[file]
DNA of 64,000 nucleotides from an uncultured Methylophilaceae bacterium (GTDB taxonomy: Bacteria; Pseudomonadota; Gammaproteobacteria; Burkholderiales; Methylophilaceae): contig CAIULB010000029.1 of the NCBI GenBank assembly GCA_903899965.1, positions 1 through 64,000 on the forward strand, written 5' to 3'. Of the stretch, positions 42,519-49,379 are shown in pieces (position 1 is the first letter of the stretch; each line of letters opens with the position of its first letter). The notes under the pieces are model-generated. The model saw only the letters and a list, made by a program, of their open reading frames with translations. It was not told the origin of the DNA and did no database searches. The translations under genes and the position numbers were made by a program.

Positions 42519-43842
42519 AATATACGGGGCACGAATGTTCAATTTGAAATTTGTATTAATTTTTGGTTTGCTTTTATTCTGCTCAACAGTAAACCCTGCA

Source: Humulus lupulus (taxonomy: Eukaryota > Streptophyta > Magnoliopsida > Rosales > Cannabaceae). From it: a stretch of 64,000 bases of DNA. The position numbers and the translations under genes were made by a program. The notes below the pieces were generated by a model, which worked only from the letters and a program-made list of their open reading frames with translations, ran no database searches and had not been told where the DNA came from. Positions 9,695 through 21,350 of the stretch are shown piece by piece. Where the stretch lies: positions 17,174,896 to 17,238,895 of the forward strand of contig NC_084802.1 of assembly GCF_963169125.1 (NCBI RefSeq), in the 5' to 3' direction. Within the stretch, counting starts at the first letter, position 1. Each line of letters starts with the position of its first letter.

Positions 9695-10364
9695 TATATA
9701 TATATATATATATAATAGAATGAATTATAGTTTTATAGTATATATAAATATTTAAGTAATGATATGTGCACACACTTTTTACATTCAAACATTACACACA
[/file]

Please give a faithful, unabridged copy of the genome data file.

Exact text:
DNA of 64,000 nucleotides from an uncultured Methylophilaceae bacterium (GTDB taxonomy: Bacteria; Pseudomonadota; Gammaproteobacteria; Burkholderiales; Methylophilaceae): contig CAIULB010000029.1 of the NCBI GenBank assembly GCA_903899965.1, positions 1 through 64,000 on the forward strand, written 5' to 3'. Of the stretch, positions 42,519-49,379 are shown in pieces (position 1 is the first letter of the stretch; each line of letters opens with the position of its first letter). The notes under the pieces are model-generated. The model saw only the letters and a list, made by a program, of their open reading frames with translations. It was not told the origin of the DNA and did no database searches. The translations under genes and the position numbers were made by a program.

Positions 42519-43842
42519 AATATACGGGGCACGAATGTTCAATTTGAAATTTGTATTAATTTTTGGTTTGCTTTTATTCTGCTCAACAGTAAACCCTGCA

Source: Humulus lupulus (taxonomy: Eukaryota > Streptophyta > Magnoliopsida > Rosales > Cannabaceae). From it: a stretch of 64,000 bases of DNA. The position numbers and the translations under genes were made by a program. The notes below the pieces were generated by a model, which worked only from the letters and a program-made list of their open reading frames with translations, ran no database searches and had not been told where the DNA came from. Positions 9,695 through 21,350 of the stretch are shown piece by piece. Where the stretch lies: positions 17,174,896 to 17,238,895 of the forward strand of contig NC_084802.1 of assembly GCF_963169125.1 (NCBI RefSeq), in the 5' to 3' direction. Within the stretch, counting starts at the first letter, position 1. Each line of letters starts with the position of its first letter.

Positions 9695-10364
9695 TATATA
9701 TATATATATATATAATAGAATGAATTATAGTTTTATAGTATATATAAATATTTAAGTAATGATATGTGCACACACTTTTTACATTCAAACATTACACACA